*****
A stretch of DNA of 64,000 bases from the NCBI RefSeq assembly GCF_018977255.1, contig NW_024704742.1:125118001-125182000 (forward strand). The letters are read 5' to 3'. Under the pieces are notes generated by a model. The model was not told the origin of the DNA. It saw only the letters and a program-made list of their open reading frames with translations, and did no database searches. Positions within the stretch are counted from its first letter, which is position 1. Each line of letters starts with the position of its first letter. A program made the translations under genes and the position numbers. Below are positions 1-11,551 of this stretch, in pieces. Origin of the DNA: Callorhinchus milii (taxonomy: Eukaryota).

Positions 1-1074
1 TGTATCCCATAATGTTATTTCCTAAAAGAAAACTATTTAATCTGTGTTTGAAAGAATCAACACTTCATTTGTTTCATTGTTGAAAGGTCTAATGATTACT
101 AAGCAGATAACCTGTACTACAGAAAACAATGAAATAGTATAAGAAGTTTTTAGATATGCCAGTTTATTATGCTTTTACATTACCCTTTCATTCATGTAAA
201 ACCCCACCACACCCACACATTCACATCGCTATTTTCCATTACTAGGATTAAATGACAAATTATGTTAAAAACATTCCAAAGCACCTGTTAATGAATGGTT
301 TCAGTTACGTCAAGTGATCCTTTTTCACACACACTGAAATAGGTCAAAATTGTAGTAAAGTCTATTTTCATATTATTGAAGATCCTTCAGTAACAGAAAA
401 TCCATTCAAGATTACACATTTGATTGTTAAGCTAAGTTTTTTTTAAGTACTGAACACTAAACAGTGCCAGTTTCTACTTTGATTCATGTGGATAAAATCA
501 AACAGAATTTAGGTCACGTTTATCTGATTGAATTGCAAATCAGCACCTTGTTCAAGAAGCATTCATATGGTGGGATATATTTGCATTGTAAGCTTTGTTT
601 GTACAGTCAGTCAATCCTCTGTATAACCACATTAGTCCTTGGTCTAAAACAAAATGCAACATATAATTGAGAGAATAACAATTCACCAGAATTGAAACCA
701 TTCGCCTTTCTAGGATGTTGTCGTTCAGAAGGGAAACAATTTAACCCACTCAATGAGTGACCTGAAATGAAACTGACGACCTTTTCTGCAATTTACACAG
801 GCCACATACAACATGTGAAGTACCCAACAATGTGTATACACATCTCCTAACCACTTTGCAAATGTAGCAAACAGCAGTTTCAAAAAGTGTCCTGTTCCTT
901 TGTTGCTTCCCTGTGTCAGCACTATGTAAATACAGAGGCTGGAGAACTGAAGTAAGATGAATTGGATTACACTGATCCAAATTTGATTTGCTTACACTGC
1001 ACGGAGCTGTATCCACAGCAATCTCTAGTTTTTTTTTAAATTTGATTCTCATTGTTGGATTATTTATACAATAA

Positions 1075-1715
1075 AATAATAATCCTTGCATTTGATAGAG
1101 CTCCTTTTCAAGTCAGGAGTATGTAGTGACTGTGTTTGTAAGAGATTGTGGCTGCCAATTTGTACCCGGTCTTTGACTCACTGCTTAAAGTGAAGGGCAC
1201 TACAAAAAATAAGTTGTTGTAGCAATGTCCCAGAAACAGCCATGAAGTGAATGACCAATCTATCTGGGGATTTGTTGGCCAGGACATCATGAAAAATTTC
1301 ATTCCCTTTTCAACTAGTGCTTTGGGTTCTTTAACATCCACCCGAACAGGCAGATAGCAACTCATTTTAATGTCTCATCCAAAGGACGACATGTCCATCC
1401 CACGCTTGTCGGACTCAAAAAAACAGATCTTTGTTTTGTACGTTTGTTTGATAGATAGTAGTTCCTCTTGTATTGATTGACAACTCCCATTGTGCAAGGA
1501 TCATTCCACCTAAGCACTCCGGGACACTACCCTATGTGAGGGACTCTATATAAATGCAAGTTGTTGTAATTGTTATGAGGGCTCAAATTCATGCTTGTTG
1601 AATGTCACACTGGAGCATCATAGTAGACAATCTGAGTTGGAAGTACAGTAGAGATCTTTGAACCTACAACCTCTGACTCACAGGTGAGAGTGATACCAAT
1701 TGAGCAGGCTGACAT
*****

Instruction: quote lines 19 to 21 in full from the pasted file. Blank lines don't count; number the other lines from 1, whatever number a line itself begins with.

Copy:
1401 CACGCTTGTCGGACTCAAAAAAACAGATCTTTGTTTTGTACGTTTGTTTGATAGATAGTAGTTCCTCTTGTATTGATTGACAACTCCCATTGTGCAAGGA
1501 TCATTCCACCTAAGCACTCCGGGACACTACCCTATGTGAGGGACTCTATATAAATGCAAGTTGTTGTAATTGTTATGAGGGCTCAAATTCATGCTTGTTG
1601 AATGTCACACTGGAGCATCATAGTAGACAATCTGAGTTGGAAGTACAGTAGAGATCTTTGAACCTACAACCTCTGACTCACAGGTGAGAGTGATACCAAT